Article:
The Omicron variant had already started affecting travel bookings for EasyJet.

EasyJet said reservations have slowed since the new Omicron was discovered amid fears of travel restrictions, it still anticipates passenger numbers to return to pre-pandemic levels by the end of the summer.

However, Johan Lundgren told the BBC that it was too soon to judge the entire impact, stating, “We need to see how things calm down.”

He also stated that bookings for next summer will be mostly unaffected, with high pent-up demand likely to witness a rebound to levels seen before to the epidemic in 2019. New travel rules have been imposed as a result of the Omicron version.

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Long-haul airlines such as British Airways and Virgin Atlantic were immediately impacted by the new strain, which arose in South Africa. However, if the virus spreads, there is concern that short-haul European carriers, such as EasyJet, would be affected.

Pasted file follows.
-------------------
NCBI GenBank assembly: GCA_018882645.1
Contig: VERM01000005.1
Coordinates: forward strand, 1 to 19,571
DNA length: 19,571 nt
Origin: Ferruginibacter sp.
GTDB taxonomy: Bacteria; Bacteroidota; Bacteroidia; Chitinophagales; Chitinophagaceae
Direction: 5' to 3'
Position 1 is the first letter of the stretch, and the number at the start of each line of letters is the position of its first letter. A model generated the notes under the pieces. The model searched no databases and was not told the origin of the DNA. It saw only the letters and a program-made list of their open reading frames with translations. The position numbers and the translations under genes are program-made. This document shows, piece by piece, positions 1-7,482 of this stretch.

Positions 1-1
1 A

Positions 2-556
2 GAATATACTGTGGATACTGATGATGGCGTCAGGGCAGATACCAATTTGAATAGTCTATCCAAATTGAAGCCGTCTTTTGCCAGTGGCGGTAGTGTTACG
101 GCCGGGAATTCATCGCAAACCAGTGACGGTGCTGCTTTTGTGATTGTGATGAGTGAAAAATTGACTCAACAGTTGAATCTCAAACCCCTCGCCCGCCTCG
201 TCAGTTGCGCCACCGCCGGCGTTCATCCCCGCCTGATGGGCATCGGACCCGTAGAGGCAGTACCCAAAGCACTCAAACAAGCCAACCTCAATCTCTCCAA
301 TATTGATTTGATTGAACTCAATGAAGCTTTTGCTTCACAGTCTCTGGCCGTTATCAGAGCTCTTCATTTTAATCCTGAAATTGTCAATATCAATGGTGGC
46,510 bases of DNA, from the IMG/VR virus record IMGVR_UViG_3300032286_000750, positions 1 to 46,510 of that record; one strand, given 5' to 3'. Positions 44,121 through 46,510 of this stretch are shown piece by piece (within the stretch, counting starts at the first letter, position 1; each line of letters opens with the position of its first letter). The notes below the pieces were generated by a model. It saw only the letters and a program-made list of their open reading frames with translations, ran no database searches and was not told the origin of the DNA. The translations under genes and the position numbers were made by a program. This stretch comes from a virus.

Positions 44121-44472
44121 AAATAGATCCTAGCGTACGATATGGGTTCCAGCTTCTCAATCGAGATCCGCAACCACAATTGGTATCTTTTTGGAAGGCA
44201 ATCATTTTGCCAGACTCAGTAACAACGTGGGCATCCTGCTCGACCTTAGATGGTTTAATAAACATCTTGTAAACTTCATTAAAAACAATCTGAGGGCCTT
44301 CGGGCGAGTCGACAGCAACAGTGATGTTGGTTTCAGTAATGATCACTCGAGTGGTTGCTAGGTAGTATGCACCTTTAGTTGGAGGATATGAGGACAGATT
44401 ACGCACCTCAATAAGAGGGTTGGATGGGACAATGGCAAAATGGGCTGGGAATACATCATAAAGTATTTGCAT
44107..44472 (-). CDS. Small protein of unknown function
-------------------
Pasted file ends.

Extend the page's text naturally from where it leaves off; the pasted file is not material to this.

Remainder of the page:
Mr. Lundgren told the BBC’s Today programme that his airline had not experienced the same impact on bookings as it had in the past when limits were imposed. The majority of the client booking adjustments, he claimed, were people postponing visits until early next year.

Mr. Lundgren said he was in favour of resuming the “red list” travel restrictions as soon as possible, but “there’s a question mark” about “blanket PCR testing” for infection.

EasyJet said on Monday that its fee-free rebooking policy would be extended until March 2022. Mr. Lundgren claimed that the airline’s restructuring amid the collapse of air transport during the epidemic put it in a good position to deal with any future disruptions.

The airline, which has trimmed expenses and prioritised the most profitable routes, said the winter season has started off well.

EasyJet said in a financial statement on Tuesday that revenue booked for the second half of the financial year was higher than in 2019. The airline is adding 25 aircraft to its fleet, with new slots at Gatwick, Porto, Lisbon, and Milan’s Linate airports.

Despite this, the airline reported a loss before tax of £1.14 billion for the year ended September 30, up from £835 million the previous year.

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